In early January, a TikTok trend featuring women expressing their wish not to work sparked a backlash. People were outraged that women were apparently giving up their right to work – a right that many women have spent decades fighting for. As people debated online, I had a thought: who wouldn’t want a life without work?
Well, maybe it’s more complicated than that.
If you are looking for information on the women’s labor movement, there is usually one overlooked aspect – the movement was racially dominated by white women.
Started by underpaid secretaries in the late 60s, a specific women’s movement was known as 9to5 – which inspired Dolly Parton’s beloved song. 9to5 represented an explosion of awareness in the American public, highlighting the gap between the experiences of men and women in the job market. However, white women and women of color occupied very different positions in the 9to5 movement.
“Women of color were already in the workforce when this desire for work spread to white women,” said Regina Yung Lee, associate professor of gender, women’s and sexuality studies.
Women of color did not have the same privilege of choosing a life without work as most white women.
“Not all women were doing the same kinds of jobs,” Lee said. “Women of color tended to work in different places than white women.”
If you walked into an office building in the late 60s, the floors would be divided in a way that represented the social hierarchy of the time. Male entrepreneurs on the upper floors, white women as secretaries below them, and women of color most often working at the lowest level in junior positions. That being the case, if women of color even made it past the interview stage, which didn’t happen often.
In the 1960s, the job that the average white woman performed was a secretarial role, while women of color often found themselves working in low-end service or as servants in the homes of these white women.
Women of color were also paid less and had worse opportunities than their white counterparts. Thus, a cleavage was created between white women and women of color.
“Women of color have to overcome hurdles that white women don’t,” third-year Leslie Ibarra said. “They can’t experience these obstacles like we do.”
The 9to5 movement was built on the barriers that white women faced, and while many of these applied to women of color as well, the fact remains that white women did not fully consider their norm as different from their colored peers.
“The concerns of feminists of color have been pretty much ignored by [the] white feminist stream,” Lee said.
The main figures of this movement did not have the same position as women of color, and this created a lack of consideration for those who faced racial discrimination in addition to sexism.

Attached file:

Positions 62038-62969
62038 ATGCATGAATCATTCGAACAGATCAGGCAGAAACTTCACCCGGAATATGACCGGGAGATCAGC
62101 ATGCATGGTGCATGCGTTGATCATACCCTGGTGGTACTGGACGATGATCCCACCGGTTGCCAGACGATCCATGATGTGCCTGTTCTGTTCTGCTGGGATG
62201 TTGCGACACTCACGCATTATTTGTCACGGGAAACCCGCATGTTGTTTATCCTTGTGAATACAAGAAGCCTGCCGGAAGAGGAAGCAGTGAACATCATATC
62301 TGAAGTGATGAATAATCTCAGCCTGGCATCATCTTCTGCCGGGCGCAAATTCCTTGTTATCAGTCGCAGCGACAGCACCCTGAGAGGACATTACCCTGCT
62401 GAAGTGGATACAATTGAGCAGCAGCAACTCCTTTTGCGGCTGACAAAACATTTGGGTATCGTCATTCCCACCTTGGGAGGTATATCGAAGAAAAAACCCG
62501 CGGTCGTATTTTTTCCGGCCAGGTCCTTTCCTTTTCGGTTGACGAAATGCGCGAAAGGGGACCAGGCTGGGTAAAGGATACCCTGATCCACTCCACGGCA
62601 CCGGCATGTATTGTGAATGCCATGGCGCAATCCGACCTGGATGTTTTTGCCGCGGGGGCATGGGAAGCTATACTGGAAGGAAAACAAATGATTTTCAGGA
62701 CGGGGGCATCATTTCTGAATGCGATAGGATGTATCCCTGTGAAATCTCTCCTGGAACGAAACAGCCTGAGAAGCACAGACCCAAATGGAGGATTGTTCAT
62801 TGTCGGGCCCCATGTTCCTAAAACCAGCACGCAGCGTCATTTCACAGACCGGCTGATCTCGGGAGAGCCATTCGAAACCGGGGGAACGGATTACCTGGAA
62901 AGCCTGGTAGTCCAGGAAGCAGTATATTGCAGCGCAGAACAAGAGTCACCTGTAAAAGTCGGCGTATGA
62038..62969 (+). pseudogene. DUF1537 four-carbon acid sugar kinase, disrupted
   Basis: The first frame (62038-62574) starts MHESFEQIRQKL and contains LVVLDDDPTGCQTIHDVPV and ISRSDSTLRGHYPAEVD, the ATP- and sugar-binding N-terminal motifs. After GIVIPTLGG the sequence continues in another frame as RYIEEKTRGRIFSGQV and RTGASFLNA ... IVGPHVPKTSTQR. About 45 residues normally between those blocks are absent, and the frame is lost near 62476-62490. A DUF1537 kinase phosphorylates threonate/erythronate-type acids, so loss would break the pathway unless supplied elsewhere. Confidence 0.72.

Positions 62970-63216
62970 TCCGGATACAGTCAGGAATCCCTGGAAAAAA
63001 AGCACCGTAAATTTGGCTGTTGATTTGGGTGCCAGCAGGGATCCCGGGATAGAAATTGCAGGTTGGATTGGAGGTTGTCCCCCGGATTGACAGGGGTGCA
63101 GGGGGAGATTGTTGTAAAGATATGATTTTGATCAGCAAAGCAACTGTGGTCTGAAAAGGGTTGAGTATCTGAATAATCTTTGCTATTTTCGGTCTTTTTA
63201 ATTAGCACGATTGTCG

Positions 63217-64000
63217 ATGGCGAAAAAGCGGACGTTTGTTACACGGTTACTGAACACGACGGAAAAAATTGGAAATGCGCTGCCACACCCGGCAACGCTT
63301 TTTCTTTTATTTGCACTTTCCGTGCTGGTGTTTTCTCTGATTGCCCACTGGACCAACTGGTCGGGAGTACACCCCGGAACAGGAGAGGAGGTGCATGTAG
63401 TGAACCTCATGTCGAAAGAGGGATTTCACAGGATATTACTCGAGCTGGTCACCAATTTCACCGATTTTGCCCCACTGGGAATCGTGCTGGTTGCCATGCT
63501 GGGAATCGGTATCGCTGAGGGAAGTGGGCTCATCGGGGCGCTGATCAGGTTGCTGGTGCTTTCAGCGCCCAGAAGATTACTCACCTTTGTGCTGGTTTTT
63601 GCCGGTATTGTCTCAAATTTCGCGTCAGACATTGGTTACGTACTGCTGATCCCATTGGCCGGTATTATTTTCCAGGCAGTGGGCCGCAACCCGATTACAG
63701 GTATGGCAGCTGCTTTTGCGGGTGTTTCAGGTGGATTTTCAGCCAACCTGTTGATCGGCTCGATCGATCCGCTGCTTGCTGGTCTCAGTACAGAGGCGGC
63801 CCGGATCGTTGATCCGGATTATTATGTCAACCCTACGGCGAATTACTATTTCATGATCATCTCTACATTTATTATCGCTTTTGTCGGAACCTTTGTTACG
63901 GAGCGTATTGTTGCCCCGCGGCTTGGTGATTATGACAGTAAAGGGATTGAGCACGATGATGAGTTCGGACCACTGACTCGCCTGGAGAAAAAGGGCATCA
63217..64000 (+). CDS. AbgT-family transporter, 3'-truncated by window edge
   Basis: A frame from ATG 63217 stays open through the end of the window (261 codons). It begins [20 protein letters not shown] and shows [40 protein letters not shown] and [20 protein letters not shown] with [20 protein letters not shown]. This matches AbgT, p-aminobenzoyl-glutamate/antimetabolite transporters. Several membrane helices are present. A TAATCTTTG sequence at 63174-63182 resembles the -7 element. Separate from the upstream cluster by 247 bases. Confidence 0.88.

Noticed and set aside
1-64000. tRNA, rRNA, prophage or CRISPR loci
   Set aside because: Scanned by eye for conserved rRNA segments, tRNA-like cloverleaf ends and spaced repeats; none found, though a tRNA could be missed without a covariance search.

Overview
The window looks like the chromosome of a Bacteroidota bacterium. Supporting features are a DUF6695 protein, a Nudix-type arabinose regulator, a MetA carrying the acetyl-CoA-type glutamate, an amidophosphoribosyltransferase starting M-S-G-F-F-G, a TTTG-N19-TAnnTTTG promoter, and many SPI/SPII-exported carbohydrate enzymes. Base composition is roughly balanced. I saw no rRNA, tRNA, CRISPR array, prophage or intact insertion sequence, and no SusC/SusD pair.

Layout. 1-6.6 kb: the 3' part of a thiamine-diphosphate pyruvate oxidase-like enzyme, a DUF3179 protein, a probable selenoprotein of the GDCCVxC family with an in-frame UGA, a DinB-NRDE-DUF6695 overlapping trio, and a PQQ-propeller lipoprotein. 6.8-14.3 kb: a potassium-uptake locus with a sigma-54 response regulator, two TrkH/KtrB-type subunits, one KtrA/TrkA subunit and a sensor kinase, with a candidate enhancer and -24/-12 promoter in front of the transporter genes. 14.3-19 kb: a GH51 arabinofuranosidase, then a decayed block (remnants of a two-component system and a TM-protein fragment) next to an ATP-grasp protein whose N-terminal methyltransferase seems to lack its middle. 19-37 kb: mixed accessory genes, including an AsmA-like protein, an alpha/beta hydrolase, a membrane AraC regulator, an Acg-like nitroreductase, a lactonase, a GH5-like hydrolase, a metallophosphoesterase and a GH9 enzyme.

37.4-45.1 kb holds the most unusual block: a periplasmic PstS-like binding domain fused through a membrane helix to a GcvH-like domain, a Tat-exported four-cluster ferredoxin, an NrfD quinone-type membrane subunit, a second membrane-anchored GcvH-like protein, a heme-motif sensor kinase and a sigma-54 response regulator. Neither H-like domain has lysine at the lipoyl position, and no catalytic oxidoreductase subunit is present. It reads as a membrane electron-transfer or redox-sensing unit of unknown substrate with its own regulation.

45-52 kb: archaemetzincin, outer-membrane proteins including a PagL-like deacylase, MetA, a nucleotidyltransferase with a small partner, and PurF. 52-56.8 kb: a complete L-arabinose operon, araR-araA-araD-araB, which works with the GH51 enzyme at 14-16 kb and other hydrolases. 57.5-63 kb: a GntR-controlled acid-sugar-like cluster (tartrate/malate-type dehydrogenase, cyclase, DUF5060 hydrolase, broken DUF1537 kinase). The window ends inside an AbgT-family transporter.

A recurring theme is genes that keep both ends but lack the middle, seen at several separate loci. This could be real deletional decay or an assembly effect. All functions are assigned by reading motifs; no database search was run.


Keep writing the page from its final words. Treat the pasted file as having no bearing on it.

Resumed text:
“We spend a lot of time talking about race and so we forget to focus on how race affects gender,” freshman Tatianna Tatum said.
This disdain for feminists of color was an essentially unconscious byproduct of a normalized problem that prevails to this day – the problem being that people are quick to forget that racial discrimination exists when they are not personally affected by it.
By being unaware of the intersections of race, gender, and work issues in the late 1960s, white women helped fuel a system of oppression for people of color.
“Women of color are still not getting the benefits that their training and qualifications might otherwise suggest they should be receiving,” Lee said.
Even if we are not exposed to discrimination every day, that does not mean that it does not happen around us.
“It’s the 21st century, and yet I’ve always been denied jobs because I’m not white,” said freshman Mylan Le.
The is not alone in this experience. Racial discrimination in the workplace manifests itself in different ways.
“Less diversity in opportunity puts women of color in a box,” Tatum said. “Here I spend time trying to put others at ease so as not to be discriminated against.”
By failing to support women who experience racial discrimination, women of color are forced to code-switch and adopt a different version of themselves – one that the public has deemed acceptable.
“I feel the pressure to be really nice at work,” Ibarra said. “I change my voice to fit in, and I lose my identity in doing so.”
The work conversation on TikTok isn’t just about women who don’t want to work (because let’s be honest, who does?). It’s about who has the privilege of making that choice. And sadly, most women of color don’t — and historically haven’t compared to white women.
Making the conversation about women not always wanting to work diverts attention from the real problem that the discrimination women face in the workplace is still alive and well.
To think that the debate was simply about whether or not women wanted to work perfectly sums up the privilege I grew up with. It is a privilege that allows me not to suffer the discrimination that my peers face.
This is where the question lies: how to do better?
“The history books should teach us more,” said first-grader Finn Chenevert. “Everything I know about women’s rights comes from my friends, not from my classes.”
The past two years have been a tumultuous time for the United States, but as things return to normal, a new “normal” is developing. Now we can have conversations about issues we may not be exposed to firsthand, verify our privilege, and learn to educate ourselves.
If we realize the lack of transparency in our history of women, race and work, there is hope that we can develop the new “normal” into something truly more equitable for all women.
Contact contributing editor Emma Schwichtenberg at [email protected] Twitter: @emaroswitz
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